Barcelona, June 21th, 2017
Over the last couple of decades there has been a significant growth in research efforts involving the human endocannabinoid (eCB) system, and experts have come a long way in identifying the cannabinoid human receptors, the internal molecules that interact with them and their possible changes in diseases. A panel of cannabinoids international experts have recently elaborated the consensus review 'Cannabinoids therapeutic use: what is our current understanding following the introduction of THC, THC:CBD oromucosal spray and others?' which has been published online in the Expert Review of Clinical pharmacology journal1, sponsored by the pharmaceutical company Almirall.
The aim of this consensus article is to review the most relevant scientific information available related to the medicinal use of different cannabinoids (natural or synthetic) for the treatment of human diseases, including tetrahydrocannabinol (THC), cannabidiol (CBD) and a number of other cannabinoids, to reflect the present and also the potential medical utilities of cannabinoid based therapy.
As stated by Dr.Thomas Henze, Passauer Wolf Reha-Zentrum, Nittenau, Germany, 'in the last few years a lot of scientific studies have been undertaken and published involving the use of cannabinoids as a medical drug and we should have a consensus on the efficacy of these drugs and compare it with other forms of cannabis treatments with herbal plants'.
Nevertheless, to a certain extent, people don't differentiate between cannabinoid based medicines and herbal cannabinoids. As explained by Dr. Diego Centonze, UOSD Multiple Sclerosis Clinical and Research Center, Tor Vergata University & Laboratory of Neuroimmunology and Synaptic Plasticity, CERC-Santa Lucia Foundation, Rome, Italy, 'I don't think people differentiate well between the cannabinoid based medicines and herbal cannabis. This confusion can be also seen in some healthcare professionals that tend to refer to cannabis as a whole without any differentiation between the different compounds, even in some published papers'.
Pharmacological research is expanding to investigate the role of the eCB system in diseases other than multiple sclerosis resistant spasticity, where THC+CBD oromucosal spray use is already approved, and nausea and vomiting or excessive weight loss (approved for synthetic THC), including various pain states, Alzheimer's disease, Parkinson's disease, Huntington's disease, and epilepsy. According to the experts, in the next 5 years we will likely see a much greater focus on research aimed at identifying the link between the eCB system and specific pathologies. In the case of the cannabinoid based medicine THC+CBD oromucosal spray (Sativex), indicated now for multiple sclerosis resistant spasticity, over the next 5 years, experts expect to get a clearer understanding of its overall benefits and safety, particularly when used for extended treatment periods and also effect on different spasticity or pain origins.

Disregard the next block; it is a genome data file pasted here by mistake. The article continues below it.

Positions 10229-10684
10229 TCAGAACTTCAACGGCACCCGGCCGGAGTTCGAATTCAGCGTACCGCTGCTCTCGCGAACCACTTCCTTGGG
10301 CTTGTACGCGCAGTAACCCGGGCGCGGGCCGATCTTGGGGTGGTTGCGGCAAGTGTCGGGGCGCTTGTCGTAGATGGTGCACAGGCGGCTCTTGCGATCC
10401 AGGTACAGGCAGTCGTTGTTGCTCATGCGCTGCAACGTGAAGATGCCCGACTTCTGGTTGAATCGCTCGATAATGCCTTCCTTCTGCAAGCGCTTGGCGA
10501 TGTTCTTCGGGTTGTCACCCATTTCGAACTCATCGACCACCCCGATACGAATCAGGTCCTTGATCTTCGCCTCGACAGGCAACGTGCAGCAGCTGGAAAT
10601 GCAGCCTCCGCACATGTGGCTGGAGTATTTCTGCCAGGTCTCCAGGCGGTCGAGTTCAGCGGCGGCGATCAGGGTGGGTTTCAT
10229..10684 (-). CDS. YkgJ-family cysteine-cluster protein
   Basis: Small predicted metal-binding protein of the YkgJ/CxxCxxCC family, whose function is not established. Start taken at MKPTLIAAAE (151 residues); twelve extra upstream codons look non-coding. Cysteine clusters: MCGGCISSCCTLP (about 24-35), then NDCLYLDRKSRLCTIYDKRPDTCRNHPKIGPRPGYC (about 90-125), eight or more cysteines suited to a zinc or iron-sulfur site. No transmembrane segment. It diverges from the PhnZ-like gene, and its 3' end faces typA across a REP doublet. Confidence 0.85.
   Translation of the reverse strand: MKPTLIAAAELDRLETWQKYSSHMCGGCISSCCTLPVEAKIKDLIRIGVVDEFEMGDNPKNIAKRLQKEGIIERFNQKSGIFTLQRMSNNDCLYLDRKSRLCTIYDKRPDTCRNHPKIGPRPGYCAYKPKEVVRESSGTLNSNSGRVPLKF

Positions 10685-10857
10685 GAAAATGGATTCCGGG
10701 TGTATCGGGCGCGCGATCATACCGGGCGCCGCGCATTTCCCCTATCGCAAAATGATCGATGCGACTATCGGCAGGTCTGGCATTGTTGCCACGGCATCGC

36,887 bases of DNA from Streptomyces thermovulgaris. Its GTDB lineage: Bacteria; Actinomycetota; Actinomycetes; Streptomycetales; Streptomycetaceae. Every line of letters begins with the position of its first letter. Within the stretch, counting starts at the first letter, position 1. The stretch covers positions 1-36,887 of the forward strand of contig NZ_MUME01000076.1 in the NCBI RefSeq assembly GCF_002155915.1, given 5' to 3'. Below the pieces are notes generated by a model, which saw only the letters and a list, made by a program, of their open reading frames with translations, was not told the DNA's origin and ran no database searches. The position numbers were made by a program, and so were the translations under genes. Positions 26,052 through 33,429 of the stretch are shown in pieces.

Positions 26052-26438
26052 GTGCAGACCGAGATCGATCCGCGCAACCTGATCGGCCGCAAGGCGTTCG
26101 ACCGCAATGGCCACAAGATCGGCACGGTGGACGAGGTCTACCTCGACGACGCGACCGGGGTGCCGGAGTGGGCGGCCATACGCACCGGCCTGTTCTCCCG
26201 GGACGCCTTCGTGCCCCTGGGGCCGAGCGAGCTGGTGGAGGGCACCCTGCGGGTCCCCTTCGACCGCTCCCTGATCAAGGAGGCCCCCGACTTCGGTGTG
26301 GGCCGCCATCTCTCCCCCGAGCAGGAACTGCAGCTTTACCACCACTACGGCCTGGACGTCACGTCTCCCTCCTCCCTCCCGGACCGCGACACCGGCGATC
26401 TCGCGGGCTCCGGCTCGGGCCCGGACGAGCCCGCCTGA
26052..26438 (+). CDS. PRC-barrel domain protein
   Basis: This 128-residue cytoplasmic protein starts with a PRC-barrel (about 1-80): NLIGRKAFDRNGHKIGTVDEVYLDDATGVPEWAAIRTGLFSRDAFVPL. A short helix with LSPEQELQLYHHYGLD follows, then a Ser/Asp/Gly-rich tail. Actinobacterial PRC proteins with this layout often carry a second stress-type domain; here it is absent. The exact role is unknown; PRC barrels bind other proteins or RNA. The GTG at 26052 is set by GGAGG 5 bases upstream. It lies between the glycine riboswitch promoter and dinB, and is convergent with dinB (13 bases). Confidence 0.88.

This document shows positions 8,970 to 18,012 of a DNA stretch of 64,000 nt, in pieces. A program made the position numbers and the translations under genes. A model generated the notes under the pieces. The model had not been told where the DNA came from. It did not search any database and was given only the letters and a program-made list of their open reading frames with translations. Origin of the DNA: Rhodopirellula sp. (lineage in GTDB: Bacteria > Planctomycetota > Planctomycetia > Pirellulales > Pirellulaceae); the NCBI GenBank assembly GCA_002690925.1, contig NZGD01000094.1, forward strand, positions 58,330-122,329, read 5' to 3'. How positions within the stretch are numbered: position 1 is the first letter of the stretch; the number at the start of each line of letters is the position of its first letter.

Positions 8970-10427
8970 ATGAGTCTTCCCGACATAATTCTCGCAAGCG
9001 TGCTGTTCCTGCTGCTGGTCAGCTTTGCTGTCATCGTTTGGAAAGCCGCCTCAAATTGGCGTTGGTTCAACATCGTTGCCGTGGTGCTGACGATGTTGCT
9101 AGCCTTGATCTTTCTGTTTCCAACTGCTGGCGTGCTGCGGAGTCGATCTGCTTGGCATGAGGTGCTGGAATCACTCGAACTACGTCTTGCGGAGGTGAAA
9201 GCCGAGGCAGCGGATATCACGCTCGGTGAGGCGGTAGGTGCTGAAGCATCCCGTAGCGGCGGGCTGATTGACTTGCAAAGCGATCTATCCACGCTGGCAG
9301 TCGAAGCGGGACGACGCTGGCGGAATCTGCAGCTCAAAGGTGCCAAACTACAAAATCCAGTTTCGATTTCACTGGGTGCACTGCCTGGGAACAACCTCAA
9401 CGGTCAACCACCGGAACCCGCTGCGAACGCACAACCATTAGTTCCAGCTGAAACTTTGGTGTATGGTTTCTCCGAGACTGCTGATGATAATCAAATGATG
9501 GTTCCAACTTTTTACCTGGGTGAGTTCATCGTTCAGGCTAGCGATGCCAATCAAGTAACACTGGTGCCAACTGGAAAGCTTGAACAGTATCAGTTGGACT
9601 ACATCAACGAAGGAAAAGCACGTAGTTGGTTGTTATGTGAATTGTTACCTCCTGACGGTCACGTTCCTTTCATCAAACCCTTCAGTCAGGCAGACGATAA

Clearly, one of the most important aspects relating to a scientific approach to medical use of cannabinoids is to fully establish the therapeutic benefits, safety and tolerability that each cannabinoid agent or combination possesses, so as to minimize the inappropriate use of products, aimed at achieving medicinal results, but containing different active principles with mixed properties. Findings with THC+CBD oromucosal spray are reassuring, and the same level of thoroughness needs to be applied to research with the different cannabinoid chemical entities in each disease setting that is being researched.
Is herbal cannabis comparable to cannabinoid based medicine?
As Prof. Rafael Maldonado, Laboratori de Neurofarmacologia, Departament de Ciències Experimentals i de la Salut (CEXS), Facultat de Ciències de la Salut i de la Vida, Universitat Pompeu Fabra, Barcelona, Spain has explained, 'there are big differences between an approved cannabinoid based medicine and herbal cannabinoids. In approved medicines, we know exactly which active compounds and excipients they contain, as well as the amount. But in the cannabis sativa plant there are more than 60 active compounds and we have no idea of the concentration of each of them. In addition, we have clinical based evidence of the efficacy of an approved medicine, found in controlled clinical trials carried out with very strict conditions. But we don't have it for the plant'